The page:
March 2011 – A safety communication issued by the FDA warns consumers and medical professionals about the potential for Topamax use in pregnancy to cause cleft lip and cleft palate birth defects in babies.
Data from the North American Antiepileptic Drug Pregnancy Registry (NAAED) shows that babies born to women with epilepsy who take Depakote while pregnant are four times more likely to develop birth defects like craniofacial malformations, compared to babies born to women with epilepsy taking another anticonvulsant drug.
August 2006 – A study published in the journal Neurology finds that approximately 20.3% of women who take Depakote during pregnancy experience adverse outcomes related to the birth of their children, compared to only 1% to 10.7% of women who take similar drugs during pregnancy.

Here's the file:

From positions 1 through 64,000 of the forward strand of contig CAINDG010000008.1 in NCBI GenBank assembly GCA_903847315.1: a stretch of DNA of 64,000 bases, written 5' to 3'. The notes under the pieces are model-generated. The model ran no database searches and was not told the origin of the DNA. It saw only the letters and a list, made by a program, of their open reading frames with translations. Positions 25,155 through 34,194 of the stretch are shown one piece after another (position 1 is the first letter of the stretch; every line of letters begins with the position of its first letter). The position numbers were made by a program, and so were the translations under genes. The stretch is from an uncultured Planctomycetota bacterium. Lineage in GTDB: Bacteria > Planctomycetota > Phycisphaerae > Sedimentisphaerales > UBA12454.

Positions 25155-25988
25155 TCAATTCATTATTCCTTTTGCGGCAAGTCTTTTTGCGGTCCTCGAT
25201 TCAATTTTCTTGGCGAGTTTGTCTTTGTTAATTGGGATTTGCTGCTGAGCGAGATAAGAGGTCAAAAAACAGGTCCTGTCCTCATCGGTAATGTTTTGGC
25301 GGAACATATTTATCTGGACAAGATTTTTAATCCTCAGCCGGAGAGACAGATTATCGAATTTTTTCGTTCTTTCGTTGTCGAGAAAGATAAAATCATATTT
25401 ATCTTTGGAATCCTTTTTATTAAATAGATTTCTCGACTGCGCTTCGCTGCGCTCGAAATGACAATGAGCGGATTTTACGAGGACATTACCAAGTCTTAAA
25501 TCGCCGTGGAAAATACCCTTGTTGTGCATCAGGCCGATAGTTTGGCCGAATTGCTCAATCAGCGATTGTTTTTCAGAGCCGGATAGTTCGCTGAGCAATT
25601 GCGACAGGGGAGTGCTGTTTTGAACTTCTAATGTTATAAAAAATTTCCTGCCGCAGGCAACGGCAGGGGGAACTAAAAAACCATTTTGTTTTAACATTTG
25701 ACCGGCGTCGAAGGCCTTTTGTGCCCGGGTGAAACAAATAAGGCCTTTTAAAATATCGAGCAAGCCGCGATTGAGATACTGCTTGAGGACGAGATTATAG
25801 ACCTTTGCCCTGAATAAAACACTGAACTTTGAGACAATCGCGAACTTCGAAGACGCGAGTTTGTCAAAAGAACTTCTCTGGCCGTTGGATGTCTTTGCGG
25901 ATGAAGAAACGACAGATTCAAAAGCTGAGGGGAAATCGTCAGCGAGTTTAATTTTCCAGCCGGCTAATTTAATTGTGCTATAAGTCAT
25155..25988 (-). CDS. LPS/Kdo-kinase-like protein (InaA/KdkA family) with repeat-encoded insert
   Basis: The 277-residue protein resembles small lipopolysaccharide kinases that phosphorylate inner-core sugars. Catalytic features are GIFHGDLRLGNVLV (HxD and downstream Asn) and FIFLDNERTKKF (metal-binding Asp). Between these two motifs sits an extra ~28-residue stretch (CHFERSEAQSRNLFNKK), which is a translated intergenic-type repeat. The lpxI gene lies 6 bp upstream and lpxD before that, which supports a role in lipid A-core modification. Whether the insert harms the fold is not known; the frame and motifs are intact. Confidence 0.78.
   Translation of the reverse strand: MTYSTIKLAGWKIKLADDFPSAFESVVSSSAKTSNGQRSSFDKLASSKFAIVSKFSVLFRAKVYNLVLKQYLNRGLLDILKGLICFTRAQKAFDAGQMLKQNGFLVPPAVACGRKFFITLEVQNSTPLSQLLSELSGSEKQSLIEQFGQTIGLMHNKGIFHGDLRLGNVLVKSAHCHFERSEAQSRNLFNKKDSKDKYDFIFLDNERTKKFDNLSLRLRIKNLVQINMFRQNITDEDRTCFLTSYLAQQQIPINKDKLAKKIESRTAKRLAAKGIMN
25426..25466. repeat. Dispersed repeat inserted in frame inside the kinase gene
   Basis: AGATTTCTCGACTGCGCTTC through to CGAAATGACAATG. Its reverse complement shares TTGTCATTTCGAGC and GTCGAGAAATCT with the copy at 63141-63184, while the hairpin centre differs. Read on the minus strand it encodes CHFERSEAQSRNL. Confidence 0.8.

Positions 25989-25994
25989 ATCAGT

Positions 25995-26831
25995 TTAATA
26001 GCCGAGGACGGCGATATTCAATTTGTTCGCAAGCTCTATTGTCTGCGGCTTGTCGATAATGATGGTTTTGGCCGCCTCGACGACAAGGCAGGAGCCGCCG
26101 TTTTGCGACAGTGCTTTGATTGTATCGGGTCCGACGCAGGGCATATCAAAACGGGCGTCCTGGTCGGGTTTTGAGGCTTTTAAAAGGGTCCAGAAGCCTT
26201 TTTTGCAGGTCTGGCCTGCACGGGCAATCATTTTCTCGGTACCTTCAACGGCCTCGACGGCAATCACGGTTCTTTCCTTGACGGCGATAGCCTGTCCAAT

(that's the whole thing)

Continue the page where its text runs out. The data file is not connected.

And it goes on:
June 2007 – The New England Journal of Medicine publishes research linking use of the antidepressant Zoloft in pregnancy to an increased risk of birth defects in babies, including cleft lip and cleft palate.
July 2009 – The journal Reproductive Toxicology publishes a study linking maternal use of Depakote in pregnancy to a nearly three-fold increased risk of major birth defects, including craniofacial abnormalities.
June 2010 – Research published in the New England Journal of Medicine finds that women who take Depakote while pregnant may have a significantly increased risk of giving birth to babies with six major malformations, including cleft palate birth defects.